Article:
And also much cattle

I don’t know about you, but other than wishing my dog would be in heaven, I always imagined that the animals were pretty unimportant. Yes, you can call me heartless, but I always seemed to think that since the animals didn’t have souls (or so I think) that they were just as unimportant as the rocks or anything else in the landscape.

The Bible teaches us differently. On several occasions, God mentions the idea that He values animals.

One classic example is Matthew 10:29, “Are not two sparrows sold for a farthing? and one of them shall not fall on the ground without your Father.” God speaks of sparrows, an animal that we do not regard worth much at all, and God says that He notices every time one dies. The King of the universe notices when a bird dies. That’s powerful.

Another time, God is speaking to Jonah about Nineveh. He says, “And should not I spare Nineveh, that great city, wherein are more than sixscore thousand persons that cannot discern between their right hand and their left hand; and also much cattle?”

God doesn’t want to destroy 120,000 people if He doesn’t want to. And did you catch the last part- almost like it was thrown in at the end? He didn’t want to destroy the cattle. God cared about the herds of cattle as well as the people.

In proverbs 12, we find, “A righteous man regardeth the life of his beast: but the tender mercies of the wicked are cruel.” I think in this verse we find the summary and the application of this thought. As a god-fearing person, we should treat animals with respect.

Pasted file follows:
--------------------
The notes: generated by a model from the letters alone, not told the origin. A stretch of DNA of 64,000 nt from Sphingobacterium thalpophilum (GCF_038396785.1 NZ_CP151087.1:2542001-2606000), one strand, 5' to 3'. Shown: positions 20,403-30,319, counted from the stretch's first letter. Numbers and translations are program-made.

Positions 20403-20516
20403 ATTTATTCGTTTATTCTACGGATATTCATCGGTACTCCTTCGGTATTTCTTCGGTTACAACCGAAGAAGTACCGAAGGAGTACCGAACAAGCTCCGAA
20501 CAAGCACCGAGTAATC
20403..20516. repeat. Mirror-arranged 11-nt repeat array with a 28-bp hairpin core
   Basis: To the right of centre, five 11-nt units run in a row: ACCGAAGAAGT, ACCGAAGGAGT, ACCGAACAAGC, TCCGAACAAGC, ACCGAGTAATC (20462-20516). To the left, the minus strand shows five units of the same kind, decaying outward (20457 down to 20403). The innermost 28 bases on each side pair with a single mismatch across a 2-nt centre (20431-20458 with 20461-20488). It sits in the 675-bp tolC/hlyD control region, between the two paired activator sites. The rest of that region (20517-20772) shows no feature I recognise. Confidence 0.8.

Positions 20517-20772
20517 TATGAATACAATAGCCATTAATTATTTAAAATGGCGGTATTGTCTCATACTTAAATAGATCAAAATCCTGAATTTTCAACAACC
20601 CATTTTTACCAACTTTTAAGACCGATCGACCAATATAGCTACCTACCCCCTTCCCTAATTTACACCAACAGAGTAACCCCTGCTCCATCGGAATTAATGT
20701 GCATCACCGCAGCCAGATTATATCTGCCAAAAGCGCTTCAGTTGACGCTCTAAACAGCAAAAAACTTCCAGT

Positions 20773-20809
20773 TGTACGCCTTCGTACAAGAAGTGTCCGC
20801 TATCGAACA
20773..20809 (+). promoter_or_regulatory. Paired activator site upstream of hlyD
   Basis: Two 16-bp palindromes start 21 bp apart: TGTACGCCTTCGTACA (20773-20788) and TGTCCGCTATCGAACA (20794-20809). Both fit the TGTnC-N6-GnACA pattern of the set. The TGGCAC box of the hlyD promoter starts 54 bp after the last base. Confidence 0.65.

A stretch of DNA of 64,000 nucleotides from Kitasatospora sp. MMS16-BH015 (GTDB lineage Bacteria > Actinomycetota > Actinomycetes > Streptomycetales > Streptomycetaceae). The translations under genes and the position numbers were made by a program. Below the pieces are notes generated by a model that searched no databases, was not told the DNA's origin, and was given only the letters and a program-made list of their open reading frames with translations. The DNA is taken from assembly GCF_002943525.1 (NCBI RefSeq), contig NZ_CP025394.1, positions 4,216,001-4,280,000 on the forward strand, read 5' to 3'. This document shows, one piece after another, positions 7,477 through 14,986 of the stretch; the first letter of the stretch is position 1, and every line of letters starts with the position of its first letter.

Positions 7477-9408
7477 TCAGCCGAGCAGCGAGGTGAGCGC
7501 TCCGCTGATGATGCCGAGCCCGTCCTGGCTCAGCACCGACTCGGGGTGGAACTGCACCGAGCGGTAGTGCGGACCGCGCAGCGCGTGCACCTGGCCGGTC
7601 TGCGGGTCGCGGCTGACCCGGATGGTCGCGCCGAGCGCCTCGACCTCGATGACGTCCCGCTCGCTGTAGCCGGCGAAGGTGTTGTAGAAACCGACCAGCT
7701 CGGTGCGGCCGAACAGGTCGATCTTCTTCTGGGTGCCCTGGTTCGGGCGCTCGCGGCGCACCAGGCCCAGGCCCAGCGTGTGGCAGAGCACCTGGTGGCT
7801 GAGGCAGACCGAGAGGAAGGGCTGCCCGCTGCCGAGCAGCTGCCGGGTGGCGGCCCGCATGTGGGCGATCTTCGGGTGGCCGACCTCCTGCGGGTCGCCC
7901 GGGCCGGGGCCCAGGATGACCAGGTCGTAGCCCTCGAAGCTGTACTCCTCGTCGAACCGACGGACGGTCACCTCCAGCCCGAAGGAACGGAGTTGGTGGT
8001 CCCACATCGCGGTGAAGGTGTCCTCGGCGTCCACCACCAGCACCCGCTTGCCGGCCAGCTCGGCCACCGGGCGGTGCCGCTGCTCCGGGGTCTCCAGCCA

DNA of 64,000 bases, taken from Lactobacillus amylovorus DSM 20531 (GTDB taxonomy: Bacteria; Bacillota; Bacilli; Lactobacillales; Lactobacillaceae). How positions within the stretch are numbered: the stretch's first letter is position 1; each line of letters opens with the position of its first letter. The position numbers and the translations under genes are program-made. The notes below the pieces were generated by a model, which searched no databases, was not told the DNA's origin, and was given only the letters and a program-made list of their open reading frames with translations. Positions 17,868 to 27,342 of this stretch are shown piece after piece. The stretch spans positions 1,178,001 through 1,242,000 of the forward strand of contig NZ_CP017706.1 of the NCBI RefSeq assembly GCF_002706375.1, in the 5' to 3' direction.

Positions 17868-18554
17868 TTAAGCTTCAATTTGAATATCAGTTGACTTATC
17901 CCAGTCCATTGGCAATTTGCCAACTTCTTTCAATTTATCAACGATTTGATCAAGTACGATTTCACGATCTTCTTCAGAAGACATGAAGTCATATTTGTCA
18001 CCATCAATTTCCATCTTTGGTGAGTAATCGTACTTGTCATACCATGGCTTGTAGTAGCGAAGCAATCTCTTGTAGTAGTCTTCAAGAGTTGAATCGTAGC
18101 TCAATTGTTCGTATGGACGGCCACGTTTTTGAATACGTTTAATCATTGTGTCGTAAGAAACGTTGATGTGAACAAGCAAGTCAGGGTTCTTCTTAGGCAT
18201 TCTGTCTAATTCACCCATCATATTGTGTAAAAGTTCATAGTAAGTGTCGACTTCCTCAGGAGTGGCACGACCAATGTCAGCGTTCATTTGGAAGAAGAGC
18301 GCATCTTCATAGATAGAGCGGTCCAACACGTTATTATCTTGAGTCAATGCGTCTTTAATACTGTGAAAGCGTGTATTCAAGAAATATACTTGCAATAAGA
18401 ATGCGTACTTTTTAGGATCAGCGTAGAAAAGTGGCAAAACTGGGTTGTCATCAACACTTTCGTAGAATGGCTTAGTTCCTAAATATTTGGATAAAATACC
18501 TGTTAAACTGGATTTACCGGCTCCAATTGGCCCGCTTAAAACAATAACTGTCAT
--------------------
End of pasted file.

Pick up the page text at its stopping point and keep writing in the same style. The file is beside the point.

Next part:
Yes, God created them for us to use and enjoy, but we should not use our authority and dominance for cruelty. Christians should be at the forefront of many causes for treating animals with respect. I’m not speaking of refraining from eating meat, which was allowed and commanded in many places(1, 2, 3, 4), but there is a decency with recognizing that animals do have worth. And not just to us, but to God as well.

Animals should be treated with kindness. It’s one way we show our respect for God and His creation.

I challenge you, take a moment to consider if there are ways you can honor God more but treating the lives of His creatures with more kindness or respect.

Job title: National leader ~~~ Job experience: shepherd

There’s something great about someone who does great things. A person who has an important job or completes a crucial task. We sit back and say, “If they never did that, then I don’t know what we’d be doing.” All of us humans are often impressed by what a person does in their life, but it seems that God’s emphasis is often on how a person does in their life.

 When the great prophet Samuel was anointing the next king, he was told not to anoint Jesse’s firstborn. God said, “I have refused him.” The candidate for king was David, a shepherd boy. Taking care of the sheep is, I’m sure, a crucial task, but it’s not very noteworthy. It doesn’t represent greatness.

 Moses, the great leader of Israel, spent decades keeping flocks in the desert. Yeah, wonderful. Do you think he was really racking up the qualifications for a national leader and diplomat? I’m sure the world didn’t think so. But apparently God did, and God used that time of preparation to mold Moses into the man God needed him to be.

 There are countless examples of someone doing something small in a great way.  I’m sure at some point Nehemiah felt that his cupbearing wasn’t doing much good for God, but when God used that position to allow Nehemiah to go rebuild the walls of Jerusalem, it was clear.